[On costar, William Moseley] ''When it's all
over I won't miss the
bruises he gave me to impress girls, or the occasional scar which will
give me a story to tell my grandchildren, but I'll definitely miss the
pranks and the laughing and all the making fun of each other. I'll miss
the funky advice he gives me about everything -- football, girls, video
games, clothes. Most of all, I'll miss having an older brother.''
[On meeting the cast for the first time] "I remember sitting down and
they were all like 'hey, how you doing? Good to see you again' and they
had running jokes and I was thinking 'what is going on'. I was very
[On costar, Georgie Henley] ''When I first met Georgie, she was very
eager to talk. Georgie is great. She's small and hilarious. To laugh
at. I mean with - to laugh with.''
[About director Andrew Adamson] ''He's magical. He's great with
children. Amazingly fun and cool and funny. Lots of hair too.''
[On what he found to be the most fun whilst working on the film] ''The
most fun was probably walking on set every morning and saying ,'Hey,
how you doing' to like 500 people. So walk on set and saying hey to
everyone, you can never really be unhappy. Everybody wants to be and it
was really fun to be there. Some days I wish I could go back and say
hey to everyone.''
[On the cricket scene] ''For safety reasons during the rehearsal we had
to use a rubber ball, which has a really strange bounce that made it
hard to hit. Then when we were finally using the real ball for the
scene, Will bowled it wide of me every single time so I couldn't hit
it. I was furious. Then Andrew started to doubt that I could actually
play cricket, and he asked me to pretend to hit the ball for the rest
of the rehearsals. On the next ball, I hit it as hard as I could. It
smashed into some of our lighting, and the crew yelled,
[On the books] ''I read the book when I was like eight or seven. And I
got the first audition when I was about 12. Ever since, it’s
played quite a major role in my life because I went away for six months
and I don't think a month or a week goes by without someone saying it
in my house, so it’s had a big effect on my life and not for
worst reasons. It’s been good.''
[On his character, Edmund Pevensie] ''Well, let's see. Edmund is the
black sheep of the family, the outcast. He's always trying to get up to
the level of the older two by putting down Lucy. He's very immature and
full of resentment.''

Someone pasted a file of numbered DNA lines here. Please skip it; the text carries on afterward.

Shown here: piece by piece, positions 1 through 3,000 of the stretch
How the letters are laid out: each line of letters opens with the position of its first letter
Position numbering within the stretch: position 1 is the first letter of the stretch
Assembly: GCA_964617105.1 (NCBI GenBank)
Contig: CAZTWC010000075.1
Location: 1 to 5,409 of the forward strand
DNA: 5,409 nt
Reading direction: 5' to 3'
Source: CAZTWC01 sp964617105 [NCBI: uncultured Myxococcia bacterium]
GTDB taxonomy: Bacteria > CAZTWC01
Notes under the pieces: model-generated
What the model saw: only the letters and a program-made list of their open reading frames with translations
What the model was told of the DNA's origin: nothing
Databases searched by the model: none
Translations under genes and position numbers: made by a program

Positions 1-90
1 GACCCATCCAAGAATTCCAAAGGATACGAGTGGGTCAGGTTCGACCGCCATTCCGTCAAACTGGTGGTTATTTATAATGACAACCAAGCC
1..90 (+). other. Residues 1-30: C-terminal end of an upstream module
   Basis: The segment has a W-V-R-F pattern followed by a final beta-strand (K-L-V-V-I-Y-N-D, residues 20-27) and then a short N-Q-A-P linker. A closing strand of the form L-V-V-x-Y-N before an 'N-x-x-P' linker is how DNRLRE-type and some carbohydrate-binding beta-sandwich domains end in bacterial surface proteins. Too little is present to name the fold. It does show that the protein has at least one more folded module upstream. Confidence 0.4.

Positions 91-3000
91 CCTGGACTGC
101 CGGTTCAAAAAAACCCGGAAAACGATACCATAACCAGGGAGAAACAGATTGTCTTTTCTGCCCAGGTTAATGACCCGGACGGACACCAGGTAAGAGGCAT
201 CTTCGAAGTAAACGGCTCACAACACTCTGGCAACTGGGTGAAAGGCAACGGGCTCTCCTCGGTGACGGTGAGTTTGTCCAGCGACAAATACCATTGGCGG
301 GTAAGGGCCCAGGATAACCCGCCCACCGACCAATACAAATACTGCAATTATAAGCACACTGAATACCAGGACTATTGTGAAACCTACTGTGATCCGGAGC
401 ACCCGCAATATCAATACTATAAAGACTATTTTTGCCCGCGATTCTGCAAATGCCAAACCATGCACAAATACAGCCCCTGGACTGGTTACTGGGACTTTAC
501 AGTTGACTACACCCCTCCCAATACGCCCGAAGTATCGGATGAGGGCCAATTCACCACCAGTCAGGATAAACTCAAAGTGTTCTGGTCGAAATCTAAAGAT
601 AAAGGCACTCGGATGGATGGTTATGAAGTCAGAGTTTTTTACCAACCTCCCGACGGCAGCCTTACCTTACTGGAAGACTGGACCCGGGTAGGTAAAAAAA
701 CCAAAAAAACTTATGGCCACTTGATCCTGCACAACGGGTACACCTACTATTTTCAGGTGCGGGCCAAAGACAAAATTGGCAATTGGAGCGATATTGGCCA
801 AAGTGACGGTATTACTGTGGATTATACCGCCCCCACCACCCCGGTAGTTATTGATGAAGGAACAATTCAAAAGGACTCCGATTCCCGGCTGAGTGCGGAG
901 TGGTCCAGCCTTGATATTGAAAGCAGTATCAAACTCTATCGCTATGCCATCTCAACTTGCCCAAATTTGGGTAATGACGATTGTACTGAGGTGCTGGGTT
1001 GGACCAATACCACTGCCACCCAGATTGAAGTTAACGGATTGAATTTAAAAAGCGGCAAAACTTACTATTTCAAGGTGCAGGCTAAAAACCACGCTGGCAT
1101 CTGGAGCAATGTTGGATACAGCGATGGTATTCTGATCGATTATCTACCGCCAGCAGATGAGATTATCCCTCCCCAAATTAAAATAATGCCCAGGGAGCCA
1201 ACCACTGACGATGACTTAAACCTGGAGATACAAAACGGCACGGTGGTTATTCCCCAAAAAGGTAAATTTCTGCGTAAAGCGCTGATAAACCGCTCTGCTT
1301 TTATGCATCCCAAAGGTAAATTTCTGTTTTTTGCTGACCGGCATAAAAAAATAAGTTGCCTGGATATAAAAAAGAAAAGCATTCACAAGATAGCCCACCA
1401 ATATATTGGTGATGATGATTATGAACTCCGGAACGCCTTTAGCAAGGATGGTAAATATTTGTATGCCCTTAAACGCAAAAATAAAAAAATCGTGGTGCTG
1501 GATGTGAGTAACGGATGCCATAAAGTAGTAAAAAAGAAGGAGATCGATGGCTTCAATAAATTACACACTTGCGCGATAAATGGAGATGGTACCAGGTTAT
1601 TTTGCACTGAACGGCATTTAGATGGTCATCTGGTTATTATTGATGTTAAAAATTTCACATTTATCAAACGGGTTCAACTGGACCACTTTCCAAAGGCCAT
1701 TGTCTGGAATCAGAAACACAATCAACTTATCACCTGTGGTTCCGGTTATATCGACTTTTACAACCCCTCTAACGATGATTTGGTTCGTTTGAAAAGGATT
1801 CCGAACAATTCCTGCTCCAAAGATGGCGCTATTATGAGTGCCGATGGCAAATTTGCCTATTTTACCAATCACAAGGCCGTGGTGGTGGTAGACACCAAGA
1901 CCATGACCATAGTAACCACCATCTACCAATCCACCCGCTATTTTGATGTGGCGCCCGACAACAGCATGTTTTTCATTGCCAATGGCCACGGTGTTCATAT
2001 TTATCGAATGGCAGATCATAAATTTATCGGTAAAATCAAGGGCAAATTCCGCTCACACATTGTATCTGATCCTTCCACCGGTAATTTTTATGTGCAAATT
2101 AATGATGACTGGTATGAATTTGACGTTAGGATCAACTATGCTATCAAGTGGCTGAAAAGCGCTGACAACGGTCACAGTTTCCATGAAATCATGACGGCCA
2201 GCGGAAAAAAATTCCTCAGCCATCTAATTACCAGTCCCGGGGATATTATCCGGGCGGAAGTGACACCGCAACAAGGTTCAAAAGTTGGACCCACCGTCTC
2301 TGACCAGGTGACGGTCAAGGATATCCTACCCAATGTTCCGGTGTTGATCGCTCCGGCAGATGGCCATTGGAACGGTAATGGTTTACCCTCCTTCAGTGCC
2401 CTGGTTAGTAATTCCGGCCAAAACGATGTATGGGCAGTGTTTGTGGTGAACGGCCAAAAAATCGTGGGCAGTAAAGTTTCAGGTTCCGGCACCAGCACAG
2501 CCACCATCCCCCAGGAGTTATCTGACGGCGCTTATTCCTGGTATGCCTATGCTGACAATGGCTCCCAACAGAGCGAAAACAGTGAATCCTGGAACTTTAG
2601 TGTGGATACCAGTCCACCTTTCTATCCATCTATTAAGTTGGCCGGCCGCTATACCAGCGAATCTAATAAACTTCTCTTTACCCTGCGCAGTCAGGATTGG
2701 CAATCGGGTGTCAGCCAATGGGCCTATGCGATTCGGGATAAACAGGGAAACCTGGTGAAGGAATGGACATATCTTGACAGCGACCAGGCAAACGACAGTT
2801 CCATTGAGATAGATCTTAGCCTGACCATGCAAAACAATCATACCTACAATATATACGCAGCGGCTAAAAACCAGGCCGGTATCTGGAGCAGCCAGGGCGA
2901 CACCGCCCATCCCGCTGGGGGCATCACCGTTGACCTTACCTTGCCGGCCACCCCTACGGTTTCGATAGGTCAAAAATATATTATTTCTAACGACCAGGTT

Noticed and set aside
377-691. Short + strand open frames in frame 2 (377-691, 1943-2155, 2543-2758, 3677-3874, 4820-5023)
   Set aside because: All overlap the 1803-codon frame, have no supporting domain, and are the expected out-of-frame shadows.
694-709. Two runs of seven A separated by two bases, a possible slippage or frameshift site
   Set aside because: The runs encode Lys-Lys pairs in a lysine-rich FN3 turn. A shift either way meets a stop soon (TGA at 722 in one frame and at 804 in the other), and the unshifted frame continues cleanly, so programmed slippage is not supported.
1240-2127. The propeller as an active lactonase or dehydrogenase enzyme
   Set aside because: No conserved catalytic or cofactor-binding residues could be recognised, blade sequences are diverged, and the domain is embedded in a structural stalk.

[On fangirls] ''After school, I was hanging out with these girls and
there's one I've never seen before. So she runs up to me and tells me
I'm in Teen Vogue. And I'm like, «Yeah, that's me.»
thinking, this is the way to live. And she goes, «So you must
know Will.» ''
[On his character, Edmund Pevensie] ''I prefer my character over all
the others. I really think I have the best character. Of course, he's a
lot like me. He is the tyrant of the family, which I am, and, yep, he
succumbs to temptation very easily. Edmund is the black sheep of the
family, always teasing Lucy. But, in the end, Narnia makes him good. He
goes through the most radical change, starts to appreciate his family.
The adventure really changes him into a better person.''
''Skandar has these eyes that are really expressive and quite
penetrating.'' -- Anna Popplewell
''He was the coolest though when
called all the kids to tell them they'd got the part. I didn't realise
I'd caught Skandar on his cell phone while he was on the bus. I said
«I've got some good news for you, you've got the
he was like «oh yeah, cool, thanks.» '' -- Andrew Adamson
''Skandar has girls' disease,
which is a, um, mild form of hating all women.'' -- William Moseley
''I have to say that working with
Skandar is as you might have gathered, a very bright individual. And
like all bright individuals, he’s a delight to be around. We
played. It’s just playing. We just played all day and then
sometimes the camera was on and then sometimes the camera
on. It was very, very simple.'' -- Tilda Swinton
''Edmund is probably the most
character in the book, and he was in some ways the easiest to know what
to look for, but the hardest to find. Then along came Skandar and he
was, really bright, funny, energetic, just full of beans, and very
wicked. He had a wonderful darkness in his eyes and was mischievous,
sweet and adorable all at the same time. Those were the character
traits I really wanted Edmund to have - to be able to pull off this
darkness and still be lovable.'' -- Andrew Adamson